The Lockheed Ventura was designed as a military version of the Lockheed Model 18. Great Britain placed an initial order for the Ventura Mk.I (Model 37-21-01) in February 1940. The RAF Air Ministry increased the initial order to 300 aircraft in May and submitted a follow-on order for 375 more aircraft later in 1940. These 675 aircraft were on order for about a year before the first flight of a Ventura Mk.I occurred on 31 July 1941.
The Great Britain ordered 487 more Mk.II Venturas (Model 37-27-01) for distribution to the RAF, RCAF, and SAAF. However, the USAAF diverted 264 aircraft for its own use. The first aircraft to actually carry the B-34 designation was the Ventura Mk.IIA (Model 137-27-02). Two hundred were ordered by the Army in 1941. Some of these were diverted for RAF, RAAF, and RNZAF use.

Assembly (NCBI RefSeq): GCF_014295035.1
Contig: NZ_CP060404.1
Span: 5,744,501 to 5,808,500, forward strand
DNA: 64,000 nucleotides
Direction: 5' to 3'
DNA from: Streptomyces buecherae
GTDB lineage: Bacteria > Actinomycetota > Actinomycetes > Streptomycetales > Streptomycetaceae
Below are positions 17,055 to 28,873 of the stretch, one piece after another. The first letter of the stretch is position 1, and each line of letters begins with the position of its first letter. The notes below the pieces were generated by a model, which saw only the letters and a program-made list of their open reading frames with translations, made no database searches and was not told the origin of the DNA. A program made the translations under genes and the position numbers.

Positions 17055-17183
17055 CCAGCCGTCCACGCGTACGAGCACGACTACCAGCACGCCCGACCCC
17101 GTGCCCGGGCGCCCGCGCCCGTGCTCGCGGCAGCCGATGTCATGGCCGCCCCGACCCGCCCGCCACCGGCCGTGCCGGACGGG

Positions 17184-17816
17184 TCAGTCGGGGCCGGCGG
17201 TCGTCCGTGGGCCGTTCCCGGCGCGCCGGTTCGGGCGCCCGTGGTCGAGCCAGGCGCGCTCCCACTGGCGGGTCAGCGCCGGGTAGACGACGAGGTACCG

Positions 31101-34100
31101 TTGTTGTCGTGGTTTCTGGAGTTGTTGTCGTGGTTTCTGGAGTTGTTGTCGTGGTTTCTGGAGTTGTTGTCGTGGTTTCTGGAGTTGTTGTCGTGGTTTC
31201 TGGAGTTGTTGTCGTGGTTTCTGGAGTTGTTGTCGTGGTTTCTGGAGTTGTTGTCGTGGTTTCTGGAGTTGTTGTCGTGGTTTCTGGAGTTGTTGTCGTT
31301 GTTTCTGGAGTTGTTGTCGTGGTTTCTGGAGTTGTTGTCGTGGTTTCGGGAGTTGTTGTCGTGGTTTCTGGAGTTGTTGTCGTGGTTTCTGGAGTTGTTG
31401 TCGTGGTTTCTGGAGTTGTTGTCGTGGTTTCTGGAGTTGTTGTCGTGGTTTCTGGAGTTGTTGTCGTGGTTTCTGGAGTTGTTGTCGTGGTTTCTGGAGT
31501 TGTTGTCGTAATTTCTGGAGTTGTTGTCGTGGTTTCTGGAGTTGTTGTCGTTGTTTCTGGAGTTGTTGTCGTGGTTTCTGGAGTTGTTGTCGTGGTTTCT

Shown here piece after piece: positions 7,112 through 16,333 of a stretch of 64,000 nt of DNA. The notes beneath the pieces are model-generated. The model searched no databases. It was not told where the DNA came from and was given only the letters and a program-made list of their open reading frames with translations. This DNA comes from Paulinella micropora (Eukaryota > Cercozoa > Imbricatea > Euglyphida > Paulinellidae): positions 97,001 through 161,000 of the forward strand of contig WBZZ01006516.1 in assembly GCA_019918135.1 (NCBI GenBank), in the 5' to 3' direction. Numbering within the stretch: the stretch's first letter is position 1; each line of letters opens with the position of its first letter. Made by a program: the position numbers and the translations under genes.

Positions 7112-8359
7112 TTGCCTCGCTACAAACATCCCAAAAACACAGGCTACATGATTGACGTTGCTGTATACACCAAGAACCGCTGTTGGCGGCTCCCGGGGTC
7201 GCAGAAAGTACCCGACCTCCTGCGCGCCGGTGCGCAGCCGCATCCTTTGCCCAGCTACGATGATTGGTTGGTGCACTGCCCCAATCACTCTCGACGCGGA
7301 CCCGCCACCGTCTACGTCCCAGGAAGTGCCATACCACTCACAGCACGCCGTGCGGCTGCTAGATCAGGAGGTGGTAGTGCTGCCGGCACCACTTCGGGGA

An order for 550 improved versions of the Ventura was placed on 8 August 1941. This aircraft was initially designated O-56, then RB-34B and finally B-37. Only 18 B-37s were completed before the contract was canceled.
Lockheed built 3,028 Ventura's
Serial numbers: 41-38020 to 41-38219
The US Army Air Force took over quite a few Ventura's intended for lend-lease.
Great Britain, Canada, South Africa, Australia and New Zealand all used the Ventura
Span: 65 ft. 6 in.
Length: 51 ft. 5 in.
Height: 11 ft. 11 in.
Weight: 27,750 lbs. (max. gross weight)
Armament: Four .50-cal. and six .30-cal. machine guns plus 3,000 lbs. of bombs
Engines: Two Pratt & Whitney R-2800-21 radials of 2,000 hp. each (takeoff power)
Maximum speed: 315 mph. at 15,000 ft.
Cruising speed: 230 mph.
Range: 2,600 miles (max. ferry range); 950 miles with full bomb load.
Service Ceiling: 24,000 ft.